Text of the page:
Imagine your boss came into your office and said, “Congratulations, you have just been promoted.” What if that promotion meant stepping into a job for which you felt inadequate and/or unprepared? How would you respond? Would you say, “Thank you, sir, but I am not up to the task”? Or would you say, “Thank you, sir, I’ll do my best”? I think most of us would welcome the challenge and rise to the occasion.
As parents, that’s exactly what God said to us when He gave us children. He said, “Congratulations, you’ve just been promoted to the position of parent.” That means that everything God requires of parents is part of your new job description. At this point you have two choices. You can either say, “Thank You, God, but You must have taken momentary leave of Your senses. There’s no way I can train my children in the Word.” Or you can say, “Thank You, God. I know You don’t make mistakes, and if You gave me this child, You will also give me everything I need to bring her up in the discipline and instruction of the Lord.”
I wish I could say that my response was the latter. However, I must admit that I was terrified. I was a 21-year-old college junior who had been married for 10 months. I remember looking at one of my professors and asking, “What am I going to do?” He looked back at me and said, “You are going to do the same thing fathers have been doing for thousands of years.” Suddenly it dawned on me—I wasn’t the first man to become a father while he was in college. I could handle this. I wasn’t sure how, but I knew that with God’s help I could handle this.
My professor’s words of encouragement have echoed in my mind for the past 15 years. I am still trying to navigate my role as a husband and father, but I am sure that God has given me what I need to accomplish the task to which I have been called.
Teaching is the best teacher
As homeschool parents, my wife and I are often asked how we homeschool two high-school-aged children. Many families believe they could never teach their children at home past the third grade! I cannot tell you how many times I have heard the standard line, “By the time they reach high school, they’ll be past anything I could handle.”
Whenever my wife and I encounter such comments we merely reply, “You only have to stay a week ahead.” I love to see the look on people’s faces when they realize the simple yet profound truth of this statement. All we really need to do to teach our children is stay a step ahead of them. Of course, this means that we must be in a constant state of learning, but it is doable.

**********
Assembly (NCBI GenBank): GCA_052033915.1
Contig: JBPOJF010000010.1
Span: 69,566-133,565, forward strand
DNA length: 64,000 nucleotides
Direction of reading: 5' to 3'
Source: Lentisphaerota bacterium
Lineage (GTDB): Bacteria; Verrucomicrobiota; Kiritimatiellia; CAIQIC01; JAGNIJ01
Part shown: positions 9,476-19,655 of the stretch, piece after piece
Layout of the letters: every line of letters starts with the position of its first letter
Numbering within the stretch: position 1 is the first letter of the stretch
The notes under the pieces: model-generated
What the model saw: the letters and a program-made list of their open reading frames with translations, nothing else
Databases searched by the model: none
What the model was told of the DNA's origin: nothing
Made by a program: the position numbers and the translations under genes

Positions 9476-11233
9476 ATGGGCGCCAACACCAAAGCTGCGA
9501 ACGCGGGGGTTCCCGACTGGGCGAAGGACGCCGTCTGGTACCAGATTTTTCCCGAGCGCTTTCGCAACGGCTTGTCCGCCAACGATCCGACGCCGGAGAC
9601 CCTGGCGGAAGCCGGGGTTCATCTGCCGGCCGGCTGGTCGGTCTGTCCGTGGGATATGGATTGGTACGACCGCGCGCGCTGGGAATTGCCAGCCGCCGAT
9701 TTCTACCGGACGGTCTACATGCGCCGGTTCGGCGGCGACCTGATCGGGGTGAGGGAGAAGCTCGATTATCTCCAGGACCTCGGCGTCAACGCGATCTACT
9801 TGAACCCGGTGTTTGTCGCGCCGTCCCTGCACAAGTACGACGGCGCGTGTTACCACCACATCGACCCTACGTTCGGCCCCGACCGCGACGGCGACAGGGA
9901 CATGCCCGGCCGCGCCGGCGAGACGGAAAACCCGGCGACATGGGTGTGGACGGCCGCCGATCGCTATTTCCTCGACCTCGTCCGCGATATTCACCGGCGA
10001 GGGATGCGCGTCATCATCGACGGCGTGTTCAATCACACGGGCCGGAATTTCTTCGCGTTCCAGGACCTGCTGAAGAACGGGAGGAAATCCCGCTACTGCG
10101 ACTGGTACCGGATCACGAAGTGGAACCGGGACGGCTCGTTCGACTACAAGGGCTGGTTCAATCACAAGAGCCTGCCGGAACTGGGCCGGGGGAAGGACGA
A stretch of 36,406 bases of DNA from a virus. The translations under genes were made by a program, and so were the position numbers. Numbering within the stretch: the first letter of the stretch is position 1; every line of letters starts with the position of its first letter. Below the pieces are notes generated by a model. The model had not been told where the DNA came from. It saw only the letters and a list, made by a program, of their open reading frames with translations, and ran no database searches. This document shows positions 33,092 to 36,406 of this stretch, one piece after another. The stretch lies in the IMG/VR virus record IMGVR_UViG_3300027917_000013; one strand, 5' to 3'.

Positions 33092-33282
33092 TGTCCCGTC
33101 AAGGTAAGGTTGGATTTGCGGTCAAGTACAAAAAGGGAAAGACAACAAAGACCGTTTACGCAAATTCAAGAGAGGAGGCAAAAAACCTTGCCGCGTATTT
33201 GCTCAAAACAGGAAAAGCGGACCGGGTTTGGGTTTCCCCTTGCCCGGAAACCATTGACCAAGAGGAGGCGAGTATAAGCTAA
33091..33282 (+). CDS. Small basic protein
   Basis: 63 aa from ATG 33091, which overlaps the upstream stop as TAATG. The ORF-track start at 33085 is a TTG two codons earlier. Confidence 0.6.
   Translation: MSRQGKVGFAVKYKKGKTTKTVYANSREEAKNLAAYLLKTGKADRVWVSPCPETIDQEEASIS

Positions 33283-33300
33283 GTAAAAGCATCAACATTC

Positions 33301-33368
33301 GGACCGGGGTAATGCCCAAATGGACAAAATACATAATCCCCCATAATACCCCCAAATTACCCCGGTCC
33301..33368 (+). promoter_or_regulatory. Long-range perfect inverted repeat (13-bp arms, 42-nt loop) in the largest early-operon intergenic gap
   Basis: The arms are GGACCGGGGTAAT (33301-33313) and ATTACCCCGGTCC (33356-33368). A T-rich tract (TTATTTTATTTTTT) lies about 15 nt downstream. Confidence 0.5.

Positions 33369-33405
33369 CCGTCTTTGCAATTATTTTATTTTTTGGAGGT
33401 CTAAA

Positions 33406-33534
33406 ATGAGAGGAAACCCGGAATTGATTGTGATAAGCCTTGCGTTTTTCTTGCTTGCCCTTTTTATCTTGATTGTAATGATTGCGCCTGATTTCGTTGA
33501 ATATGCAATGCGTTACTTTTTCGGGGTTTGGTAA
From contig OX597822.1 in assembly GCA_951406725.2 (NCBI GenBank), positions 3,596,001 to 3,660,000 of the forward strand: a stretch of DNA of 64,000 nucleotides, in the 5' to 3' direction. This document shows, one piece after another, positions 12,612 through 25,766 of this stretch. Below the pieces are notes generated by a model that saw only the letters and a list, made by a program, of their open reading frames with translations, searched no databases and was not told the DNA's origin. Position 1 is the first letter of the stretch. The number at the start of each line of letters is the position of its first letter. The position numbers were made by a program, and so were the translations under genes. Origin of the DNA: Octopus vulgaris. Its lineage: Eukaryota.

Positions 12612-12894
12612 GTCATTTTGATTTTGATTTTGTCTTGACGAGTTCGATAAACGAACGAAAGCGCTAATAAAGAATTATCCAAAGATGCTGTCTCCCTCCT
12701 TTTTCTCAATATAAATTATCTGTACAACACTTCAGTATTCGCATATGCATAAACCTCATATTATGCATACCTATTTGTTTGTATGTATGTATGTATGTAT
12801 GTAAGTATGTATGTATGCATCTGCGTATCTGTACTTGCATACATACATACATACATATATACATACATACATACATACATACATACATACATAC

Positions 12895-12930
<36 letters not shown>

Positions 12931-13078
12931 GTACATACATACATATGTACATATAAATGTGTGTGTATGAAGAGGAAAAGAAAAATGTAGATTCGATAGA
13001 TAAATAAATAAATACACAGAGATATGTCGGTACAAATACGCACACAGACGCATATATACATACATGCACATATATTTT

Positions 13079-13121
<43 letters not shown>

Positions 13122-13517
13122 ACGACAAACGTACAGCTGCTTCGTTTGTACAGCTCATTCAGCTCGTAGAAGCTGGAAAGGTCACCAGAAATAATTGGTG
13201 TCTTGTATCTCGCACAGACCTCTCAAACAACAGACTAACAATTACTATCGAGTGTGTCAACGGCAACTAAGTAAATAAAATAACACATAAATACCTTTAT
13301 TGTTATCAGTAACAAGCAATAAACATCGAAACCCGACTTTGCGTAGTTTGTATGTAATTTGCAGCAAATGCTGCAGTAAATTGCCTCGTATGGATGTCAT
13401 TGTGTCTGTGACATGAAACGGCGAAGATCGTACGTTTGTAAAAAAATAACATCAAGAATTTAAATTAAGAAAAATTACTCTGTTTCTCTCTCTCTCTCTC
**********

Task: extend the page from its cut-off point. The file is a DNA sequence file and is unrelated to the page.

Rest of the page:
The same is true in teaching the Bible.
So many parents think they don’t have enough Bible knowledge to teach their children. Nothing could be further from the truth. If you can read, you can teach your children God’s Word. All you have to do is stay a step ahead of them.
Don’t be afraid. God has given you everything you need to do this. You don’t have to be a seminary-trained theologian to read the Bible and talk about what it means. Besides, God would not have given you the responsibility unless He knew you could handle it.
One of the oft-forgotten Reformation doctrines is the doctrine of the perspicuity (or understandability) of the Bible. God has given us the Bible in an understandable form. We do not have to break codes or unravel riddles in order to understand the basic teaching of God’s Word.
The role of the home in teaching the Bible
Contrary to popular belief, the home—not the church—has been entrusted with the primary responsibility of teaching children the Bible. In our age of professionalism we tend to hire out virtually every parental responsibility. We want Johnny to succeed at sports, so we hire a professional for private lessons. We want Susie to get into a good college, so we hire a special tutor to boost her SAT score. And we want our children to be upstanding citizens and Christians, so we hire a children’s pastor or youth minister.
There is nothing wrong with wanting our children to succeed (as long as we have a biblical view of success). Nor is there anything inherently wrong with seeking help when we need it. However, we have gone beyond seeking help to abdicating our responsibility.
Both of my older children play classical piano. They have a teacher who is very serious about her craft. She insists that her students practice daily, attend lessons weekly, be evaluated at a piano guild, participate in at least one concert and one contest annually, and pass the annual state theory exam.
While each of these requirements is challenging, the one that requires the greatest level of parental encouragement is the state theory exam. However, my oldest child recently had a breakthrough. She realized that her commitment to and subsequent grasp of music theory was the catalyst for her recent growth as a player. She realized that the notes on the page represented what she was to play but the theory was the why. Now she is poised not only to play music but to compose it as well.
Our worldview shapes the way we think
If giving our children a biblical worldview is the why of family-driven faith, giving them biblical instruction is the what. Our worldview shapes the way we think, but learning and memorizing the Scriptures determine what we think. For example, a child with a biblical worldview may understand the inherent dignity of his parents as human beings created in the image of God, but a child with biblical instruction also knows that the God who created his parents says, “Honor your mother and father.” It is not an either/or proposition but a both/and mandate. We must give our children a biblical worldview, and we must instruct them in the Word of God.
In fact, without the Word of God there is no biblical worldview.
Excerpted from Family Driven Faith © 2007 by Voddie T. Baucham, Jr. Used by permission of Crossway Books.